REMOTE SENSING

July 1, 1996
A team of Australian scientists working at the Commonwealth Scientific and Industrial Research Organization (CSIRO, Sydney) has developed an airborne, laser-based remote-sensing system for mineral mapping. The CO2 based device tunes every 2 ms to more than 100 different frequencies in the wavelength band between 9.1 and 11.2 µm. The system can discriminate between silicate and carbonate minerals, the surface distribution of which can indicate hidden bodies of mineral ore.

REMOTE SENSING

Airborne CO2 laser system maps mineral deposits

Paul Mortensen

A team of Australian scientists working at the Commonwealth Scientific and Industrial Research Organization (CSIRO, Sydney) has developed an airborne, laser-based remote-sensing system for mineral mapping. The CO2 based device tunes every 2 ms to more than 100 different frequencies in the wavelength band between 9.1 and 11.2 µm. The system can discriminate between silicate and carbonate minerals, the surface distribution of which can indicate hidden bodies of mineral ore.

According to Lew Whitbourn, senior principal research scientist at CSIRO`s division of exploration and mining, geological remote sensing in the thermal-IR region has typically relied on passive systems such as NASA`s thermal-IR multispectral scanner (TIMS) and Geoscan, which measure the radiation emitted from the surface of the earth. Variations in the intensity of the emitted radiation, however, are dominated by surface-temperature effects, caused by topographical changes and the bulk thermal properties of surface materials, which complicate separation of the desired spectral emissions.

"TIMS gives full images but not enough spectral information to discriminate the minerals," explains Whitbourn. Active remote sensing overcomes this problem because it directly measures the surface reflectance. In the 9- to 11.2-µm wavelength window for high-spectral-resolution mineral mapping--especially important in the deeply weathered Australian environment--the laser system measures 100 wavelengths, while TIMS measures just six.

System size a challenge

The CO2 laser was seen as a suitable mid-IR source because it can span a 20% bandwidth between 9 and 11 µm at high-power levels. To make a practical airborne system, however, CSIRO scientists were faced with the challenge of reducing the size of a traditional CO2 laser and its auxiliary equipment and finding a way to tune it through a broad range of wavelengths.

Their solution was a laser with a 3-m glow discharge in a Z-folded resonator. The difficulty caused by wall reflections of the beam was solved by aligning four mirrors. A rotating octagonal mirror sweeps the intracavity beam of the laser across a diffraction grating, producing one burst of laser pulses every 24 ms. Each burst lasts about 2 ms and contains u¥to 100 pulses. Each pulse has a typical duration of 10 µs and a peak power of 100 W and is at one of 100 discrete wavelengths between 9.1 and 11.2 µm.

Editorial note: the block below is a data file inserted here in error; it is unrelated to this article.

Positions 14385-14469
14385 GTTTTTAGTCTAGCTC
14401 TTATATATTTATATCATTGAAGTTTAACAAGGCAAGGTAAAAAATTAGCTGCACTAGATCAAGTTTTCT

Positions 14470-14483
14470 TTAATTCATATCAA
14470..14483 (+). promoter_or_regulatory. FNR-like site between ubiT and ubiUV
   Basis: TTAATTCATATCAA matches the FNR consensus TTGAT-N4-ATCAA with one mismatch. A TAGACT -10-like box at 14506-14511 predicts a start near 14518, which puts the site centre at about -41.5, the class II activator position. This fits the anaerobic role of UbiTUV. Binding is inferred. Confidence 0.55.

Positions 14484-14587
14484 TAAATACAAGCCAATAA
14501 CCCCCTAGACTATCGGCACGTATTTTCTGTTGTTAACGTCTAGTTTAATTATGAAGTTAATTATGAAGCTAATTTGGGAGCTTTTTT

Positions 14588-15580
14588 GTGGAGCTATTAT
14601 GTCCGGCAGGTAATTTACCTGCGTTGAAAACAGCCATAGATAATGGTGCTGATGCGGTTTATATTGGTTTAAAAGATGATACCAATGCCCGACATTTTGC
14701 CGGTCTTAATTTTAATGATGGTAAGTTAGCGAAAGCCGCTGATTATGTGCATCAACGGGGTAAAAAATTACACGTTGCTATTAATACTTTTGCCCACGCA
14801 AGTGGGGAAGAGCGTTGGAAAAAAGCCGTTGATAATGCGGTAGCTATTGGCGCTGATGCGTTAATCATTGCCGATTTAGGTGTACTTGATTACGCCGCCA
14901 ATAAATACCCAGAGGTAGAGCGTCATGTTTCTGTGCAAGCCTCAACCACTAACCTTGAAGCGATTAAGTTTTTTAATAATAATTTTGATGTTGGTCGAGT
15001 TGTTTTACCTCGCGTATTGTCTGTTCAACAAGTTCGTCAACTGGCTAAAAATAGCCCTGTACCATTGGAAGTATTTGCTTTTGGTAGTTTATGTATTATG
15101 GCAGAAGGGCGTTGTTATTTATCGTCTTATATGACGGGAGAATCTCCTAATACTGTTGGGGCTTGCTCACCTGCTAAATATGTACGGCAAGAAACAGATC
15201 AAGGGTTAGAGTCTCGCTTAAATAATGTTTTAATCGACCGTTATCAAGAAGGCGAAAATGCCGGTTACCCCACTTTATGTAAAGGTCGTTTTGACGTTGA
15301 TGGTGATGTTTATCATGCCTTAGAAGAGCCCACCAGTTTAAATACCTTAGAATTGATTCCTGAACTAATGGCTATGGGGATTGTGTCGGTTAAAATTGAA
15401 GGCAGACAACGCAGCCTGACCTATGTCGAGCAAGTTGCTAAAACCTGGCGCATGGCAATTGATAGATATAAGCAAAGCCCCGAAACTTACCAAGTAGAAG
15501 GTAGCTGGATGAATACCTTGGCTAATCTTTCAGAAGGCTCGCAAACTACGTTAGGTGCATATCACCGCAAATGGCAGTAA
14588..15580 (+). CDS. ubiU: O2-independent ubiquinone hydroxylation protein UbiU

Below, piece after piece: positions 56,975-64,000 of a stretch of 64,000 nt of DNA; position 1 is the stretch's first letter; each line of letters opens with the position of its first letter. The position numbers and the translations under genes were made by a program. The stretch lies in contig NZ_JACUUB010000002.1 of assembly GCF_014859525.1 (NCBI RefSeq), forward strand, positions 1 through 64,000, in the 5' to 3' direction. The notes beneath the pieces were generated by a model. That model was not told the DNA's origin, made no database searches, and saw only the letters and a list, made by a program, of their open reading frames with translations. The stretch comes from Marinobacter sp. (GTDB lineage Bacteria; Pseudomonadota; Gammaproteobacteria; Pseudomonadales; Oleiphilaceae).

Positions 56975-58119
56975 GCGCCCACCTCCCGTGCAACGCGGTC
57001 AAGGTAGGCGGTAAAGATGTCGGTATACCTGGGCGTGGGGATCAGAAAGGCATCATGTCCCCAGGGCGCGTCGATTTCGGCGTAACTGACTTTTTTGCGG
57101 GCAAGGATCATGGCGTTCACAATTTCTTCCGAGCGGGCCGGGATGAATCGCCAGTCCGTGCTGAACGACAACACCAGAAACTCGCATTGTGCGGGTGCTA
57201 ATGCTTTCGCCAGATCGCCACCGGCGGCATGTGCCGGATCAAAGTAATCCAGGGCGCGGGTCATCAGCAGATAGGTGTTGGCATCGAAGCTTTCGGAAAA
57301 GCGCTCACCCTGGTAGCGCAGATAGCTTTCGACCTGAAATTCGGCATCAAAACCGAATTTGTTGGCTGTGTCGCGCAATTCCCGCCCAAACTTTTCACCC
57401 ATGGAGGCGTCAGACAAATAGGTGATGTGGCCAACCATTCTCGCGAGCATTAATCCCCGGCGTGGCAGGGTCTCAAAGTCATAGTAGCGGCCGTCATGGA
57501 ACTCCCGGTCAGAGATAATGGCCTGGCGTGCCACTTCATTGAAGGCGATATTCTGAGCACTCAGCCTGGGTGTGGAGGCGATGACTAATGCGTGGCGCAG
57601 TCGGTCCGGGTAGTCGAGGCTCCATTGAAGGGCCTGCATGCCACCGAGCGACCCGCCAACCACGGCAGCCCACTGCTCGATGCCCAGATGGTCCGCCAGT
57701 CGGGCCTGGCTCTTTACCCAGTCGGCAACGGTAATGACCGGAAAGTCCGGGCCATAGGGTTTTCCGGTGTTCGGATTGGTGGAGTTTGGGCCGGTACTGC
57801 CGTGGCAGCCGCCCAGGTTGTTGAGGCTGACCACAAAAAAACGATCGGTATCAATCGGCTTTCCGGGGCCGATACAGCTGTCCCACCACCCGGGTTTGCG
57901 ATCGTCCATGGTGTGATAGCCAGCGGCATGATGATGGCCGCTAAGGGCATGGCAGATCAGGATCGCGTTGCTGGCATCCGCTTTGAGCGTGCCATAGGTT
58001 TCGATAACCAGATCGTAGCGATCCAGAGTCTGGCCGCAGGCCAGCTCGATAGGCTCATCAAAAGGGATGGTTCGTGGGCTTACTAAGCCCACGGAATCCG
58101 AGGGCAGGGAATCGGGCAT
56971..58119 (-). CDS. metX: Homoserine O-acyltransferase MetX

The system, currently operated from a F-27 Fokker Friendshi¥aircraft, is designed to produce contiguous line profiles of ground reflectance spectra. The 700-kg laser/telescope assembly, measuring 1 ¥ 1 ¥ 2.4 m, sits in the aisle of the aircraft and looks downward through a 300-mm-aperture hole in the floor. The divergence of the 10-mm-diameter laser beam is adjusted slightly by a 50-mm-aperture ZnSe sending telescope to illuminate a 2-m-diameter target at an altitude of 500 m. The weak mid-IR signal reflected back to the aircraft is collected by a 0.3-m-aperture Cassegrain telescope.

Two data streams record the time and intensity of laser pulses from a reference detector and the corresponding reflected ground signal. Raw ground reflectance includes atmospheric, altitude, and instrument effects that are subsequently removed by computer processing. Comparison of airborne and laboratory spectra shows good agreement for a number of minerals, including quartz, clay/feldspars, garnet, talc, dolomite, amphibole and mixtures of these (see figure).

The research team has tested the system over a wide variety of known geological areas. Joint tests with TIMS also have been completed at Broken Hill where the combined system showed promise--TIMS maps mineralogical and structural boundaries while the laser system verifies the mineralogy.

The next ste¥in this research will be development of a compact, passive thermal infrared profiling spectro meter, which will give comparable spectral resolution to that of the laser spectrometer. As a forerunner to this, the CSIRO team is collaborating with an Australian-based geophysical company to build a visible to short-wavelength IR profiling spectrometer. By flying gridded flightlines and recording data from a global-positioning system, the spectrometer will produce remotely sensed mineral maps based on the spectral signatures of rocks and soils.

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